“Complexity is anything related to the structure of a software system that makes it hard to understand and modify the system” (..) Complexity is more apparent to readers than writers. If you write a piece of code and it seems simple to you, but other people think it’s complex, then it’s complex.”

Three Symptoms of Complexity

  1. Change Amplification: This basically means that a simple change requires touching many different places in the code.
  2. Cognitive Load: How much does a developer need to know to properly modify a piece of code?
  3. Unknown unknowns: When it’s not obvious which parts of the code need to modified to achieve a certain outcome

Interesting, the book also concludes that the number of lines of code is hardly related to complexity. It’s generally true that very big systems tend to be complex, but often times solutions that require more lines of code are simpler than very concise notations that need to be deciphered first.

Tactical Programming vs. Strategic programming

Good design is declared to be a mindset question, with the two different mindsets of either tactical programming or strategic programming. The focus of tactical programming is to build something that works. The focus of strategic programming is to produce a great design that happens to work.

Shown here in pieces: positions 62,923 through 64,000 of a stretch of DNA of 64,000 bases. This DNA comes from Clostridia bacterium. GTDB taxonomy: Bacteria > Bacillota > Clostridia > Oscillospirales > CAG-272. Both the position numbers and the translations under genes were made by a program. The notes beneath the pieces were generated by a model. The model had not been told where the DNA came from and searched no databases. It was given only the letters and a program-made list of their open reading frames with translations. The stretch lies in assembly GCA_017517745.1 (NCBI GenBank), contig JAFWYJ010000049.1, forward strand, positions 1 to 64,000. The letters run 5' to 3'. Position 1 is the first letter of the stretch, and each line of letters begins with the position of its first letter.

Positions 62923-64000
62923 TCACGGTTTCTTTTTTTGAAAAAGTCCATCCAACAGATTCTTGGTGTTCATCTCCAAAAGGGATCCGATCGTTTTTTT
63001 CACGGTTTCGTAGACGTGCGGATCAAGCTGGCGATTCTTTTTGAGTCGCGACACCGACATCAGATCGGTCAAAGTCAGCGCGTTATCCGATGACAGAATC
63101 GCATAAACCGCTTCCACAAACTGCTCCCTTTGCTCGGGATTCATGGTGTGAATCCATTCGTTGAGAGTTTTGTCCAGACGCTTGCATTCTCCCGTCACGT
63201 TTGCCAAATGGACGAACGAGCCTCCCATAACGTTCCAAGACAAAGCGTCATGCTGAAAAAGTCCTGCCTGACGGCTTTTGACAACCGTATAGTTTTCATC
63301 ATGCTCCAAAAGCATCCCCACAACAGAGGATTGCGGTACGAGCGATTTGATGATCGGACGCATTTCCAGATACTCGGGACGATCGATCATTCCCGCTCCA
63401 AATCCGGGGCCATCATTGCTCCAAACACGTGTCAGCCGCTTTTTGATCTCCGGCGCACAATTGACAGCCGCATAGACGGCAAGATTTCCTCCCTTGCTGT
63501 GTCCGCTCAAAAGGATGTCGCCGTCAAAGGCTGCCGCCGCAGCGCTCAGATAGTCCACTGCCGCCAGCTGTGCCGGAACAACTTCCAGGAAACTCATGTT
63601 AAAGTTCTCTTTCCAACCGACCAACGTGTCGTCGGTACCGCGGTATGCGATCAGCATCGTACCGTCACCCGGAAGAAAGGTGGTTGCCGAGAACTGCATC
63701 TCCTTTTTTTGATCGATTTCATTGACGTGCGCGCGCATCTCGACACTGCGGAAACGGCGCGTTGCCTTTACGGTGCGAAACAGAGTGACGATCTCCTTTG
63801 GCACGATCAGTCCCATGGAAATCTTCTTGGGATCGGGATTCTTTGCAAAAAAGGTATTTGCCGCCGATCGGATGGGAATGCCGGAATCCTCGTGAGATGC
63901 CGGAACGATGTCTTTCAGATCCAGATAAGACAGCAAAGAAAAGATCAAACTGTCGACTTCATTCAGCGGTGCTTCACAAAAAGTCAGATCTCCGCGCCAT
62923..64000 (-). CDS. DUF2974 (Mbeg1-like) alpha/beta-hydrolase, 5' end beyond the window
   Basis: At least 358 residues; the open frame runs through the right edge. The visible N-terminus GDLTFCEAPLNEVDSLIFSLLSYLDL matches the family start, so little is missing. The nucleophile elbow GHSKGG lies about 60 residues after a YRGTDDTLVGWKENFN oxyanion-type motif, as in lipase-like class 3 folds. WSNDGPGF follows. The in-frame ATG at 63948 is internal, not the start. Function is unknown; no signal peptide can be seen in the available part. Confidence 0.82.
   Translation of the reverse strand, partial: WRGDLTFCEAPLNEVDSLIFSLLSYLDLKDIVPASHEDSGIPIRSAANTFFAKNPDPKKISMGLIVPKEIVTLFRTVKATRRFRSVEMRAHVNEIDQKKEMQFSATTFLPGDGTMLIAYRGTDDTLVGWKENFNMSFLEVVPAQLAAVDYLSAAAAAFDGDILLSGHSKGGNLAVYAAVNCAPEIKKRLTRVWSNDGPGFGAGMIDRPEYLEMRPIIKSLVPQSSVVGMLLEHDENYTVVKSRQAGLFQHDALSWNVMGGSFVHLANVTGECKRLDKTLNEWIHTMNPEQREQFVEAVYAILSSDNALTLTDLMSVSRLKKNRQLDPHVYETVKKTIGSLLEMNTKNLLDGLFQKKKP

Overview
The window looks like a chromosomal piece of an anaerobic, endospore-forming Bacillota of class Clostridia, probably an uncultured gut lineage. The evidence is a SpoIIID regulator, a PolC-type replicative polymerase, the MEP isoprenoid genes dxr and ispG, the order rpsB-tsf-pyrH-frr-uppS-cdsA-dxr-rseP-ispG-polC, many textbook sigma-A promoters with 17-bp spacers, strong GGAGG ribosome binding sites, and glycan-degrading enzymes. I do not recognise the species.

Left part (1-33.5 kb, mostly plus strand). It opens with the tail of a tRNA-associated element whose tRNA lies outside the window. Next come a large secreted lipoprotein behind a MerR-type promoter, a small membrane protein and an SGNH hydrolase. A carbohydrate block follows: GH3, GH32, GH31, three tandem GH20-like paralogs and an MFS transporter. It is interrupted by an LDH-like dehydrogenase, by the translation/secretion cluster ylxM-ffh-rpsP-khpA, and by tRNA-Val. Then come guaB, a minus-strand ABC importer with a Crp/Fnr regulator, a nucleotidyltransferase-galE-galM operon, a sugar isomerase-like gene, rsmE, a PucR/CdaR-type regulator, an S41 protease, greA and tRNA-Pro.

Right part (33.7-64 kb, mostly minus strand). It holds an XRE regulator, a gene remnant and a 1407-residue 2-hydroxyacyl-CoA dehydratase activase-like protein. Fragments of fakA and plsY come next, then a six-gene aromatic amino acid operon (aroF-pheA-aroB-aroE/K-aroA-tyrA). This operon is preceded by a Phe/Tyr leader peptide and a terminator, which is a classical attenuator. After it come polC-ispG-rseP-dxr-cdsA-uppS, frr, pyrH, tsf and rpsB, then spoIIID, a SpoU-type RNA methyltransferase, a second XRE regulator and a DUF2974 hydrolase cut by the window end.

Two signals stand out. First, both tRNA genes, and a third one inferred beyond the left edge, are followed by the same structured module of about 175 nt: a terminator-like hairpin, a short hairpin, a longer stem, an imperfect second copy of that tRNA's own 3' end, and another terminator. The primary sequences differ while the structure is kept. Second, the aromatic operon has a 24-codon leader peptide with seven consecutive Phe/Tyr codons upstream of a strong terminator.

The author claims that a 10-20% additional upfront cost into a proper design is the sweet spot in terms of an return on investment. However, there is an interesting caveat to those who are not willing to even invest these 10-20%: “once a code base turns to spaghetti, it is nearly impossible to fix it. You will probably pay high development costs for the lifetime of your product.” – and have a competitive disadvantage quite early on.

Practical guidance on good software Design

The book dives into encapsulation / modularization here: “the best modules are those whose interfaces are much simpler than their implementations”.

So a few hands-on tips are: